California Attorney General Jerry Brown today issued subpoenas to three leading credit rating agencies as part of the initial stage of a probe into their role in the financial crisis.

Brown announced at a news conference in San Francisco this morning that he has subpoenaed Standard & Poor’s, Moody’s Investors Service and Fitch Ratings.

He said the agencies “gave their seal of approval, the highest rating” to securities backed by high-risk subprime mortgages “that were highly dangerous and in fact, wrecked the lives of millions of people.”

The ratings, which investors use to assess the risk of possible investments, were issued during the peak of the housing boom and made the securities appear as safe as government-issued Treasury bonds, according to Brown.

Banks, pension funds and other investors then bought trillions of dollars of the securities, enlarging the housing bubble until homeowners began defaulting on their mortgages in huge numbers and the bubble burst. Those who invested in the securities were left holding the bag.

Brown called it “one of the real dark sagas of American financial history,” citing figures of 4.9 million foreclosures nationwide, a nearly 5 percent unemployment rate increase, and a Dow Jones Industrial Average drop of more than 4,000 points since December 2007.

Brown said the credit rating agencies earned billions in revenue and worked behind the scenes with the same Wall Street firms that created the securities.

“We believe that there’s been a wrong, and there must be a remedy,” Brown said, adding that he was not suing any of the agencies today, only gathering information.

“I’m issuing subpoenas to get to the truth,” he said. He’s asking the agencies to respond to his office by Oct. 19 and answer a series of questions, including whether they knew their own high ratings were unwarranted, and whether they profited from them.

Brown said the role of credit rating agencies “has not been adequately investigated by the federal authorities.”

“We think that these agencies have been coddled, and protected, by federal agencies for too long,” Brown said.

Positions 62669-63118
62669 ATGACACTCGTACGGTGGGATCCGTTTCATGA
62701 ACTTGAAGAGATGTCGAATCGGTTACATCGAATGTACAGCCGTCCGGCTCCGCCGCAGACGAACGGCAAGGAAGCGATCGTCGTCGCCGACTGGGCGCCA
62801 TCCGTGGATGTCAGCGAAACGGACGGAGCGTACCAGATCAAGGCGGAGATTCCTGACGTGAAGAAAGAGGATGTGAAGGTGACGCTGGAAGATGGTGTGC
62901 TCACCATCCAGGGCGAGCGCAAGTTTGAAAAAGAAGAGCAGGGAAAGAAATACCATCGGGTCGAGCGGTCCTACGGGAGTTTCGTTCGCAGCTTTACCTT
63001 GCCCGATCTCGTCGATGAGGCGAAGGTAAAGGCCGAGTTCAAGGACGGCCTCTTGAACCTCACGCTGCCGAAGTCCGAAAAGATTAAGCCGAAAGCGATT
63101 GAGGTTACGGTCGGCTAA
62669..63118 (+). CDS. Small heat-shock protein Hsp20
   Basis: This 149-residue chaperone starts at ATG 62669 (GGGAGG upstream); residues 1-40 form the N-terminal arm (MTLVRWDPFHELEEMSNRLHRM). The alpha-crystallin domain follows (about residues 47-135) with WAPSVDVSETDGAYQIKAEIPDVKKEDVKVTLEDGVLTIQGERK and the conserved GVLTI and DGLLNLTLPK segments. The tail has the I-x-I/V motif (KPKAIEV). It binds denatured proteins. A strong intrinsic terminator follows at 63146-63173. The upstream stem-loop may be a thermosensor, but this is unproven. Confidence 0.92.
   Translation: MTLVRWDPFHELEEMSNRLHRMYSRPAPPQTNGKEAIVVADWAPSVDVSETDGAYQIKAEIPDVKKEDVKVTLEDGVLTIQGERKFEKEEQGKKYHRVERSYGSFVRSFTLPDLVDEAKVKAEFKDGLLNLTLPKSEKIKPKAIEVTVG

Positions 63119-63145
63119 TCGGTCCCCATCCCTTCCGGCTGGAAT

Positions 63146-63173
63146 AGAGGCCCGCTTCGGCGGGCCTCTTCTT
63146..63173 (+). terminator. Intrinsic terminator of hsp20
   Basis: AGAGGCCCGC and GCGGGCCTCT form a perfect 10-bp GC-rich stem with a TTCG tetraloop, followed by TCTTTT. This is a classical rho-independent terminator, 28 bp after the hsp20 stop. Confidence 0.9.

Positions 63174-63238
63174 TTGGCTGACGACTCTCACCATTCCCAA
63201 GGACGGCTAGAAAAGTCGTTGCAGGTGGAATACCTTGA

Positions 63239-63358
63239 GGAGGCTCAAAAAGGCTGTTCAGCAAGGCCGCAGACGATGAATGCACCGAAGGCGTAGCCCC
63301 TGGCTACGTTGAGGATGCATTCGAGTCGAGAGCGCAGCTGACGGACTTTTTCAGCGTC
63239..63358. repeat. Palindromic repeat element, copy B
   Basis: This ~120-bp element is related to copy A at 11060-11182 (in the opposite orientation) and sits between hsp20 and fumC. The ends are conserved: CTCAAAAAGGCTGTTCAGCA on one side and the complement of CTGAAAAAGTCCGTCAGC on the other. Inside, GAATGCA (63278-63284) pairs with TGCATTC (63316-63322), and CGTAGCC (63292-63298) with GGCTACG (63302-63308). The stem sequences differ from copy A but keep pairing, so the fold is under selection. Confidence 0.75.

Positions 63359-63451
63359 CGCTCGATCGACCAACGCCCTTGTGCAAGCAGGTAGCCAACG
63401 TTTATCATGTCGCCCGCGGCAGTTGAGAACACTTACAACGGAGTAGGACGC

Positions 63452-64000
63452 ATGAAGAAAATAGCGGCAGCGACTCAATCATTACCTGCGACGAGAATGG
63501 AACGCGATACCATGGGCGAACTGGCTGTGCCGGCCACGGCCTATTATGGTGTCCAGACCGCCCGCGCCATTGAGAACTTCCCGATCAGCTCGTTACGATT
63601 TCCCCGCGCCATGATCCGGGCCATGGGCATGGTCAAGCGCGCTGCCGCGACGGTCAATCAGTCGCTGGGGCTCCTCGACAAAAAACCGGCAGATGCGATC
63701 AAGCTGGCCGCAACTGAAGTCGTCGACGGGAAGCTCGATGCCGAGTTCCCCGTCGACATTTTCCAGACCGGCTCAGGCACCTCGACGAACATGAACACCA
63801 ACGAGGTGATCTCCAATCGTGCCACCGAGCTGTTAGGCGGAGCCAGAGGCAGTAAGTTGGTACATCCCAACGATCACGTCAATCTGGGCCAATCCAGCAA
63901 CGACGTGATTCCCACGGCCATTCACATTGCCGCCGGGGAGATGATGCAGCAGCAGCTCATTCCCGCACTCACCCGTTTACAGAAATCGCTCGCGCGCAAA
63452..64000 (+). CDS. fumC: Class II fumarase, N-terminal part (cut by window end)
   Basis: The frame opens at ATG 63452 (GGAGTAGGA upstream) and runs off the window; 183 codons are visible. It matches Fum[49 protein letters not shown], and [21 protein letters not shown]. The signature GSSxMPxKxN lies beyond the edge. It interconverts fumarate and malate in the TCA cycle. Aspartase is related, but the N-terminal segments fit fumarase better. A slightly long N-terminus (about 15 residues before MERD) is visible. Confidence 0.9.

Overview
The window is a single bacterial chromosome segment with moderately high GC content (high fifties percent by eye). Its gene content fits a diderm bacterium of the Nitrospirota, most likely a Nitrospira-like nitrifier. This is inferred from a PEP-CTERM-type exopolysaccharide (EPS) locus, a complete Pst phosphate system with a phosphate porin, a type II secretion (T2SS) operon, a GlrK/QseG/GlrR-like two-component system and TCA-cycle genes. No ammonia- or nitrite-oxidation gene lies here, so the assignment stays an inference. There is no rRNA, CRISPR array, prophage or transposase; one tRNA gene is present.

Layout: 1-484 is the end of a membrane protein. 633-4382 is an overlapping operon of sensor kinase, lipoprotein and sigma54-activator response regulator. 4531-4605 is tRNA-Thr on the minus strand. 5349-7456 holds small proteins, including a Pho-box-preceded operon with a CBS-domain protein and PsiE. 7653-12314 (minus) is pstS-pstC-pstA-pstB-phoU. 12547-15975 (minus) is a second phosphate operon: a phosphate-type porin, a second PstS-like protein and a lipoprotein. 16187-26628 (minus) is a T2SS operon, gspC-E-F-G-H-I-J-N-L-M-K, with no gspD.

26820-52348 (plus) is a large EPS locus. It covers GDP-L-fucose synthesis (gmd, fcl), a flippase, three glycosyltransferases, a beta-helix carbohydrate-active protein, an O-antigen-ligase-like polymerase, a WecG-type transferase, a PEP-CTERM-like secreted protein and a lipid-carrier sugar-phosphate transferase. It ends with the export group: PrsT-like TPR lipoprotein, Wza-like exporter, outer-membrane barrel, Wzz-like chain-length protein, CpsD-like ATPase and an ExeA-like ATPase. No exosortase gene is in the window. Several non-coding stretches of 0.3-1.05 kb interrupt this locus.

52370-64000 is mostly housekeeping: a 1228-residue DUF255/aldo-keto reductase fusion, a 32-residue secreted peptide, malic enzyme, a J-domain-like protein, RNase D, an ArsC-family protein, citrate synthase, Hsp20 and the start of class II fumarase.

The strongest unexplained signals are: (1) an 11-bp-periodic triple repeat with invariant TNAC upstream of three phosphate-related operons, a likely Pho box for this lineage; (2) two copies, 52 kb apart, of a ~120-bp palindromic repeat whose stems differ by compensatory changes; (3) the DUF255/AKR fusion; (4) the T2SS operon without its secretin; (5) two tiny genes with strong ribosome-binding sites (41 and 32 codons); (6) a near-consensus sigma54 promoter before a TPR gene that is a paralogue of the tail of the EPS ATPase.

Supervising Deputy Attorney General Kathrin Sears, who is heading the attorney general’s investigation, said the agencies are being probed for possible violation of state laws on unfair or deceptive business practices and false advertising.

“This is a difficult case,” Brown said, “because the rating agencies have become the untouchables of American capitalism.”

Sears said the attorneys general of Connecticut and New York have previously opened separate investigations into the role of credit agencies in the mortgage crisis. A lawsuit filed against the agencies by the state of Connecticut is still hung up in court, she said.

The California Public Employees Retirement System, or CalPERS, filed a separate lawsuit last month in San Francisco Superior Court against the three credit rating agencies.

CalPERS, the largest state pension fund in the country, provides retirement, health and other benefits to about 1.6 million state workers, retirees and their families.

The lawsuit alleges “negligent misrepresentation” by the agencies in assigning their highest ratings to securities in which the pension fund invested $1.3 billion in 2006. The suit says CalPERS lost “perhaps more than $1 billion.”

Representatives of the three credit-rating firms were not immediately available for comment.

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